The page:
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A Beacon in the Sky

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Standing tall in the Boston skyline is the new student residence hall at the Massachusetts College of Art and Design, or MassArt. The 145,600-square-foot, 21-story building is modeled after Gustav Klimt's 1909 "Tree of Life" painting, impressing the Judges both on its uniqueness and creativity of its three-dimensional cladding.

The idea to design the residence hall after the painting came about during an 85-person design charrette-made up of MassArt administrators, students, faculty members, trustees, alumni, and representatives of Massachusetts State College Building Authority, the building owner-that met with architects at ADD Inc., Boston, to collaborate on the building's design. Students suggested the building be both expressive and exuberant, like a painting in the skyline.

From that suggestion, the ADD Inc. team suggested Klimt's "Tree of Life" painting as a point of departure and inspiration for the new residence hall. "The tree is represented in almost every culture and art form as a symbol of growth and change, and we at ADD Inc. always have strong concepts to guide projects with so many stakeholders," says Tamara M. Roy, AIA, LEED AP, senior associate principal at ADD Inc., and the project design leader. "The 'Tree of Life' painting by Gustav Klimt, with its warm toned, organic shapes and eclectic creatures all living happily together in a tree, seemed to capture the energy of art students who would one day be living in the tower."

For the project, 3A Composites USA Inc., Statesville, N.C., supplied 174,768 square feet of 4-mm Alucobond Plus aluminum composite material panels. The 5,500 Alucobond Plus panels range in width from 8 inches to 3 1/2 feet, and are in seven custom colors and five gloss levels ranging from 10 to 50. To come up with the correct color shades, 3A Composites' custom color specialists worked with PPG Industries, Pittsburgh, to provide 54 color marches. Lymo Construction Co. Inc., Merrimack, N.H., fabricated and installed the Alucobond panels in its Lymo 3000 Rainscreen system, which allowed for the panels to be set out from the building in five different depths ranging from 2 to 7 inches.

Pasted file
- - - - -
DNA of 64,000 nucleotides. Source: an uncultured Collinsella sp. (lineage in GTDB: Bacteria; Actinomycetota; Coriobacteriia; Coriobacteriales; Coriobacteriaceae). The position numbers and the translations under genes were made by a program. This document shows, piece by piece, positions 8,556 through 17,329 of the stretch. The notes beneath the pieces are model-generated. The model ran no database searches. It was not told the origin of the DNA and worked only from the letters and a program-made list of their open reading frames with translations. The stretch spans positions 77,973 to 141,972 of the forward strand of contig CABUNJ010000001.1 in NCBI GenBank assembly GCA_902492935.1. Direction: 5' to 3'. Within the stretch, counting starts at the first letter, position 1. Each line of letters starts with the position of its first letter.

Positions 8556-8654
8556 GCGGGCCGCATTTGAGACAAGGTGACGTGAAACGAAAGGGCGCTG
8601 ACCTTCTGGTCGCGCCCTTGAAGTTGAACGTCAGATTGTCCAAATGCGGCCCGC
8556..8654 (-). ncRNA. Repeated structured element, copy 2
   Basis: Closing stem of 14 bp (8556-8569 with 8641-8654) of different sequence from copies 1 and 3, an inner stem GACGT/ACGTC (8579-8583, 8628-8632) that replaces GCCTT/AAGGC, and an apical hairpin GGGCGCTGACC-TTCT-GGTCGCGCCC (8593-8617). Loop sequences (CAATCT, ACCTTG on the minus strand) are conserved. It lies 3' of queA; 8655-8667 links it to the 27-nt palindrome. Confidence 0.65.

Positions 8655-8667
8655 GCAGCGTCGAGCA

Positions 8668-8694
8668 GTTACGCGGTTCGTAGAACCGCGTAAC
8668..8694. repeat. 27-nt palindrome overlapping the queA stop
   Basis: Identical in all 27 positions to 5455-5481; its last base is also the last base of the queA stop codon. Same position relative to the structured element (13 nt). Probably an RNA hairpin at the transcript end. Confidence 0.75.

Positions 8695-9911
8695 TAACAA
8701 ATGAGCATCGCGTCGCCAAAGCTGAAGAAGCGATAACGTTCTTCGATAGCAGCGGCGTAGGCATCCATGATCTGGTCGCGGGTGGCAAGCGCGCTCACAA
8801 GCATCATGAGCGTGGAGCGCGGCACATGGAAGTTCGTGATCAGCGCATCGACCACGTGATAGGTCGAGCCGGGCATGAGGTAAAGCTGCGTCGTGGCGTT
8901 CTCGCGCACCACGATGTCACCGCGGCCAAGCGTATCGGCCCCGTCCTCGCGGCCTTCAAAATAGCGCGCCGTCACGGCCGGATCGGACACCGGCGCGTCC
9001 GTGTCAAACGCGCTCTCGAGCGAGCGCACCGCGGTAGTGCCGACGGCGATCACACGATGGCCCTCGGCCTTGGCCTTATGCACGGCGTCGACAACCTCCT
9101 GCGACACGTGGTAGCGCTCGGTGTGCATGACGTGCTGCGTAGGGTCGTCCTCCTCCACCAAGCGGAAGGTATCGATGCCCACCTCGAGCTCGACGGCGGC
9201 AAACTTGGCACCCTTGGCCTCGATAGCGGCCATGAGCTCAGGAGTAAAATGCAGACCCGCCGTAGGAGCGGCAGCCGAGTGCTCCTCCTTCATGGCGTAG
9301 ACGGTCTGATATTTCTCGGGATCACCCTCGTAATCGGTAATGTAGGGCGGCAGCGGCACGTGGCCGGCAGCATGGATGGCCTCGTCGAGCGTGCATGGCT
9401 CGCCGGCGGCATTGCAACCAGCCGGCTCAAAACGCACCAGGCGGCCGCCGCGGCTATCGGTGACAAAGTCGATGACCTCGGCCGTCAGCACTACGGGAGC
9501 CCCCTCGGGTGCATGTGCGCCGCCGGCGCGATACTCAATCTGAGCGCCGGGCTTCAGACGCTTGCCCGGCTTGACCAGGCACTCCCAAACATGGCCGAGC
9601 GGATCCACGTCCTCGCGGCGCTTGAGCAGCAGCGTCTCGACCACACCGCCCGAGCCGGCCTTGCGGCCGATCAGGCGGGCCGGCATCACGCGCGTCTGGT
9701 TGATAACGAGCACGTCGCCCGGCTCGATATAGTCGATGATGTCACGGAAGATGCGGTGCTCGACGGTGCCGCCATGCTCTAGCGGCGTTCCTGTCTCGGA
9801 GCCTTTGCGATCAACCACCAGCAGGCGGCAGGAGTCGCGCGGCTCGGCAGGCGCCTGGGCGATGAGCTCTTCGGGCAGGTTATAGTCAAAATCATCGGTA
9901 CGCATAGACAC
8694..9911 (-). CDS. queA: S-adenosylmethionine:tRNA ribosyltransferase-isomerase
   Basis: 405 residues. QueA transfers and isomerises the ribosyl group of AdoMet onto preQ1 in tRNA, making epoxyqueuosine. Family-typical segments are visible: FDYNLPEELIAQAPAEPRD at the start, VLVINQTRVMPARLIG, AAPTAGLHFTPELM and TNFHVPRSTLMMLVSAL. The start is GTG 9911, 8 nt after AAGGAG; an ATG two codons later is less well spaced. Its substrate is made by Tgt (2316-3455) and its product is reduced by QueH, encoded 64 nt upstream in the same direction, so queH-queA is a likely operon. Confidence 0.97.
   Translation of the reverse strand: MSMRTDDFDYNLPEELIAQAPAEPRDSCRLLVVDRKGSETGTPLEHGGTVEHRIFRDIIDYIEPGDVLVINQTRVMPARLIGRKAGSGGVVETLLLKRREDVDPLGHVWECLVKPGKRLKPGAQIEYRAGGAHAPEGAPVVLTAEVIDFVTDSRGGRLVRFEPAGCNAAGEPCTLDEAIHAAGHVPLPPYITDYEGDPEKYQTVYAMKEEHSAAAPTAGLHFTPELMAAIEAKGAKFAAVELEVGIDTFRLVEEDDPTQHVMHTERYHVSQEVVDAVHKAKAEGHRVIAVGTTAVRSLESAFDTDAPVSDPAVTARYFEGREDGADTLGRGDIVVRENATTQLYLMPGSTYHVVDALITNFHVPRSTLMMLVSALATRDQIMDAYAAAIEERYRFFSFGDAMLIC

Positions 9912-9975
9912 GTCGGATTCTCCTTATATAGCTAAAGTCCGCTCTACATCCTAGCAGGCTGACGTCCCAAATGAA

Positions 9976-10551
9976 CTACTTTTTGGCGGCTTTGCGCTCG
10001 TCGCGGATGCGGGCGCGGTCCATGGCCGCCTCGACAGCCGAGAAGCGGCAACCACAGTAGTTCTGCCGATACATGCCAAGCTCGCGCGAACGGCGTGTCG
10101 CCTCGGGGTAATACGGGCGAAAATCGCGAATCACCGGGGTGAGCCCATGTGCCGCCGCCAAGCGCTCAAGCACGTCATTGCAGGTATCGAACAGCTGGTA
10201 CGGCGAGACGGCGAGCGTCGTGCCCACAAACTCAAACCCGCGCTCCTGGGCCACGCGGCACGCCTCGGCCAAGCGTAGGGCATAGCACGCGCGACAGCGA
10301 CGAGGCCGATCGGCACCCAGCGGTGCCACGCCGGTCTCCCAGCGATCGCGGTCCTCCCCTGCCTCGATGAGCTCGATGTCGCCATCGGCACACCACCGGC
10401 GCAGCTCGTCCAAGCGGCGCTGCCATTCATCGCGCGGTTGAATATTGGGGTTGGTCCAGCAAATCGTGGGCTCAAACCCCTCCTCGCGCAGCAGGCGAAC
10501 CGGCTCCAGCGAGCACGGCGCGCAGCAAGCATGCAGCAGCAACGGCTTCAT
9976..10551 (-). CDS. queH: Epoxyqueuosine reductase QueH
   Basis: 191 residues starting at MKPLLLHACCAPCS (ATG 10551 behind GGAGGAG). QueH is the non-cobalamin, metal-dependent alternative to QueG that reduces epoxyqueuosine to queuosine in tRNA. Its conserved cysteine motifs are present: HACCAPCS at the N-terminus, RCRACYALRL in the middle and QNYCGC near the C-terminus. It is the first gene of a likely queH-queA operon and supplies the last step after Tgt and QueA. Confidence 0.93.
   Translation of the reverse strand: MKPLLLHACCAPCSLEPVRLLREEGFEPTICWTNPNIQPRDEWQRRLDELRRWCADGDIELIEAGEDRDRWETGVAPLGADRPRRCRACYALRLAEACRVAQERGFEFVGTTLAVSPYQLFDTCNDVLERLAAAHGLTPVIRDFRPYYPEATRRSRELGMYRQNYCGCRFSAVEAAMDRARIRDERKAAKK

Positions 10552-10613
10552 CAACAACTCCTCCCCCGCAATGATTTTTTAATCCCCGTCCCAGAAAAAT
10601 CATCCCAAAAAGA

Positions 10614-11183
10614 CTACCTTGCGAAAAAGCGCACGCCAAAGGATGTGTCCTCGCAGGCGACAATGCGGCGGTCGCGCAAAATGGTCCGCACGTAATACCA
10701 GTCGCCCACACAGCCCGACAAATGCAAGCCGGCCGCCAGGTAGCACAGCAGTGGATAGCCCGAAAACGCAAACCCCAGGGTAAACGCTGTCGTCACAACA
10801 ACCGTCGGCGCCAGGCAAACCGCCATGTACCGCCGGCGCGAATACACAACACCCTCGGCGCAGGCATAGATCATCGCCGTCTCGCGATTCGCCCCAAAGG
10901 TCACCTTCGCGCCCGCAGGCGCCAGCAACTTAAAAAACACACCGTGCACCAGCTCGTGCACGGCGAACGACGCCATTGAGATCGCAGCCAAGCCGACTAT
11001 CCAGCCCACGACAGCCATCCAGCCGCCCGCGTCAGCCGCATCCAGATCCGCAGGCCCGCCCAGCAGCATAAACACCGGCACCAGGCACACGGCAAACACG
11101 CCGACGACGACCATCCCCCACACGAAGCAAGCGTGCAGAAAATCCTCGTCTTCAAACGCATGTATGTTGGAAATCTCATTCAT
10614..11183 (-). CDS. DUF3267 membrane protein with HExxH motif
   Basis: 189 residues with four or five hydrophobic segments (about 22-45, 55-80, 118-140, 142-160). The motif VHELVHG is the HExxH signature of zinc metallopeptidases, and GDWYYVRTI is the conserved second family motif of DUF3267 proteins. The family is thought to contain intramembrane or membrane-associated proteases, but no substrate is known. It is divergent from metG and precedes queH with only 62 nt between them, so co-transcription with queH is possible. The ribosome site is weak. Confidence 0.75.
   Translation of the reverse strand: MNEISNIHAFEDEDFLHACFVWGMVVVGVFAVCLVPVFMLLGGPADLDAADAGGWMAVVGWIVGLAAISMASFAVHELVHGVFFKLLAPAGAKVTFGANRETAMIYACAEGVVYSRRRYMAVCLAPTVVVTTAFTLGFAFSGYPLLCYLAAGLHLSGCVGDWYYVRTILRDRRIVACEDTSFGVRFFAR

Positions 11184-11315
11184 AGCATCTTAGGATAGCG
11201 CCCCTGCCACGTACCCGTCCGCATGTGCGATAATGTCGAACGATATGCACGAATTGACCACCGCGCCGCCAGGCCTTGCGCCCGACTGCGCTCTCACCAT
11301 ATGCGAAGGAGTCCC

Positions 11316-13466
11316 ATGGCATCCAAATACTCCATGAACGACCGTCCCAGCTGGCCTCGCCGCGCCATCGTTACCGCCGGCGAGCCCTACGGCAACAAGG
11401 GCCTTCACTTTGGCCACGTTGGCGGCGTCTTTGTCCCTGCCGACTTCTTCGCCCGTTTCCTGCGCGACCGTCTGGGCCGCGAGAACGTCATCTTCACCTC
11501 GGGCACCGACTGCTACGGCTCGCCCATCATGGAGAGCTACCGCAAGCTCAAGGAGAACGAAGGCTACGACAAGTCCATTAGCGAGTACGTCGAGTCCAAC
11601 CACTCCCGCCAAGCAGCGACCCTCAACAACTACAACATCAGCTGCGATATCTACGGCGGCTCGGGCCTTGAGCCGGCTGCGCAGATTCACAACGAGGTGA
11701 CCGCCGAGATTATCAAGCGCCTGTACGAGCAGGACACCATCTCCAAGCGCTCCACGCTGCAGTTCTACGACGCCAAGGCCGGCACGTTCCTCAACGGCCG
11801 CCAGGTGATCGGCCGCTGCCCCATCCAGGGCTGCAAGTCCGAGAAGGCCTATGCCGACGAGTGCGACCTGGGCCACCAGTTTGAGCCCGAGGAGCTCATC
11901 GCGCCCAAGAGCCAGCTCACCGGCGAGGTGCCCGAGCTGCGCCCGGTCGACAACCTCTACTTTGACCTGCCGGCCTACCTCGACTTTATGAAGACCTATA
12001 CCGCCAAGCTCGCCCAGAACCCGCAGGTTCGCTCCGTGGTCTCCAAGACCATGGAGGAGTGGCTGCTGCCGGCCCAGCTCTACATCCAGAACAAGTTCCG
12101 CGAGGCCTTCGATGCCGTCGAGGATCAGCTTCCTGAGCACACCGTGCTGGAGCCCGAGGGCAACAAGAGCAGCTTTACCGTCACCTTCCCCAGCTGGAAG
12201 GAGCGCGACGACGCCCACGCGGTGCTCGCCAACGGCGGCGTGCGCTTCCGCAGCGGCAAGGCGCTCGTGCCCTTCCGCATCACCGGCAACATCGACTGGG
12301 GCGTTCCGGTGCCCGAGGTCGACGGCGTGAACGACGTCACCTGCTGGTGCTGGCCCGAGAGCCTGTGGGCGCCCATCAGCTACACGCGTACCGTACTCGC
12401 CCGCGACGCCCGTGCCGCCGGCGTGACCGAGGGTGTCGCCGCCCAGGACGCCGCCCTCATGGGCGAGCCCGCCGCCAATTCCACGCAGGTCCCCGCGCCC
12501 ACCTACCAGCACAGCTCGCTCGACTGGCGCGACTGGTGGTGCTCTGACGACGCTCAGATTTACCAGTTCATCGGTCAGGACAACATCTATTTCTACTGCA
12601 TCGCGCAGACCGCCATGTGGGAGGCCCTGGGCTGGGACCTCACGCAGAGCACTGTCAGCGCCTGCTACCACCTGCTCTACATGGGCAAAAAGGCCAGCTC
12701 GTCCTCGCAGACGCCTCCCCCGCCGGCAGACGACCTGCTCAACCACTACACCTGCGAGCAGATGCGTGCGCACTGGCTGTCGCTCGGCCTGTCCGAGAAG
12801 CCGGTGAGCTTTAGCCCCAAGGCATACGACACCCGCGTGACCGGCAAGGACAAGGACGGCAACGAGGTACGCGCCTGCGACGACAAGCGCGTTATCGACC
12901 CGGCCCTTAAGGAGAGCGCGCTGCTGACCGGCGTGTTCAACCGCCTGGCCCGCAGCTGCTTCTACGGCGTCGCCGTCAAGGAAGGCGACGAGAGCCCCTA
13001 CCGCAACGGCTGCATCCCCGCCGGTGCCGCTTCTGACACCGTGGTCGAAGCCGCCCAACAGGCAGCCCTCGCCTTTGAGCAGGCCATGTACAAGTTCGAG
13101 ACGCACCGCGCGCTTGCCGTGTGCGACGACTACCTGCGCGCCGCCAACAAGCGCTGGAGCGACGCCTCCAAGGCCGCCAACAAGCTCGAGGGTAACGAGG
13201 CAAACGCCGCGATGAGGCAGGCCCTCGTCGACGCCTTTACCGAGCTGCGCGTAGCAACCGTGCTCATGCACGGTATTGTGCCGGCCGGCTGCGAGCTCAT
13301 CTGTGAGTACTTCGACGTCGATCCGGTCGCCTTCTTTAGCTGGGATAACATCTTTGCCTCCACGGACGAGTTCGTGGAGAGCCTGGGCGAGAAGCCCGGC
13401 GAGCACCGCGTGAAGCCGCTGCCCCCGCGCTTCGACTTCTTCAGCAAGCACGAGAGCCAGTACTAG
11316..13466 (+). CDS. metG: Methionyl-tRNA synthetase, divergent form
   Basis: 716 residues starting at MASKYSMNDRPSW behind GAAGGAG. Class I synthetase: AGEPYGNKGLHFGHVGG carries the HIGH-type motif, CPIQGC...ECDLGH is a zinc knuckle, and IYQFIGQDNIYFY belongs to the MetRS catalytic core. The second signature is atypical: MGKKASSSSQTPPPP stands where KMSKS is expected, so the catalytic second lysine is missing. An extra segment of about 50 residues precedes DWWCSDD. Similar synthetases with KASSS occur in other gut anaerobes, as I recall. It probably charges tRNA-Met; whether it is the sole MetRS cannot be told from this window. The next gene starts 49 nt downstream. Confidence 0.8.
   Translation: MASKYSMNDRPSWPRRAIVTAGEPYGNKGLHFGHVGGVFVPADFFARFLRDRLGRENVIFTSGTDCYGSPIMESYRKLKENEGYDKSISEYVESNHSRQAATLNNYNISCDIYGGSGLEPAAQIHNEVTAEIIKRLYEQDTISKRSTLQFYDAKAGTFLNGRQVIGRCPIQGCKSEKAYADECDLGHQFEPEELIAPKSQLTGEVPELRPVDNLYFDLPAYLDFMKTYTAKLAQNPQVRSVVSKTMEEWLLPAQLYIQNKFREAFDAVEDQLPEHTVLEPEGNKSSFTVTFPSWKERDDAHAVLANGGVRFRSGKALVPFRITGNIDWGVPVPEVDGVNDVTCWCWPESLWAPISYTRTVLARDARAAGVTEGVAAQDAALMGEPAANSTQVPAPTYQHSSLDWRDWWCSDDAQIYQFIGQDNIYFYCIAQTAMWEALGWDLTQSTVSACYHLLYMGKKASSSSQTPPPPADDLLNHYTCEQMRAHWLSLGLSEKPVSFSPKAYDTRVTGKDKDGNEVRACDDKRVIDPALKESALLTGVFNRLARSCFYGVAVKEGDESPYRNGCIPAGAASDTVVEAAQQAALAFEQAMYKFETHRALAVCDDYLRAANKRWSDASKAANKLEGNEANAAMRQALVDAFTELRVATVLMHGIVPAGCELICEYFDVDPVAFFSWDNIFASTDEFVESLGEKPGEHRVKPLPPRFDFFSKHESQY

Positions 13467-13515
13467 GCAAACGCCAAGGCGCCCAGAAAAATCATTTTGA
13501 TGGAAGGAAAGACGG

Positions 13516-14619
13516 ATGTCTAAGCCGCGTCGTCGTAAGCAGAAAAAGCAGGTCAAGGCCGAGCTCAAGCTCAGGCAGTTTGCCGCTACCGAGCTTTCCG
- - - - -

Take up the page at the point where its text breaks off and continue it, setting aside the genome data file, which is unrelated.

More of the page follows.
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Orientated vertically, the panels are dimensionally positioned throughout the façade. At the base, dark brown panels mirror tree bark before becoming progressively lighter to give the building the appearance of being taller and lighter in the skyline. Green window panels punctuate the façade like leaves.

"The goal was to create a field of panels that appeared organic-varied like the bark of a tree, punctuated by several large green frames, lighter toward the top-without having every floor layout be different," describes Roy. "After some trial and error, we discovered that we could repeat the panel pattern in two floor increments, and as long as we changed the colors, no one would perceive the repeat. We then did a lot of color studies with half-size painted panels put in situ to determine the right seven colors that would blend together and suggest wood and the 'Tree of Life.'"

 

Metal panels were chosen for their ability to be used artfully, while still being affordable. According to Roy, the metal panels allowed more flexibility than any other material when it came to panel depth, width, color and gloss.

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Solar orientation was a key factor in the buildings' design and engineering decisions. The windows on the north side of the tower provide light favorable to the work of resident art students, and the south side has a smaller number of windows to help reduce heat.

Located along the Avenue of the Arts, the LEED Silver certified tower opened in fall 2012 and is home to nearly 500 incoming art school freshmen. The residence hall features 136 suites with single, double and triple bedrooms. Public areas include workrooms, a café, student health center, a "pajama floor" outfitted with a game room, TV lounge, group study area, laundry, fitness room, vending area and a community kitchen.

MassArt Student Residence Hall, Boston

Completed: Fall 2012
Total square footage: 145,600 square feet
Building owner: Massachusetts State College Building Authority
Architect: ADD Inc., Boston, www.addinc.com
General contractor: Suffolk Construction Co. Inc., Boston, www.suffolkconstruction.com
Building envelope engineer: Simpson Gumperts & Heger, Boston, www.sgh.com
Metal fabricator/installer: Lymo Construction Co. Inc., Merrimack, N.H., www.lymoconstruction.com
Metal wall panels: 3A Composites USA Inc., Statesville, N.C., www.alucobondusa.com

Middle photo by Peter Vanderwarker; Courtesy of MassArt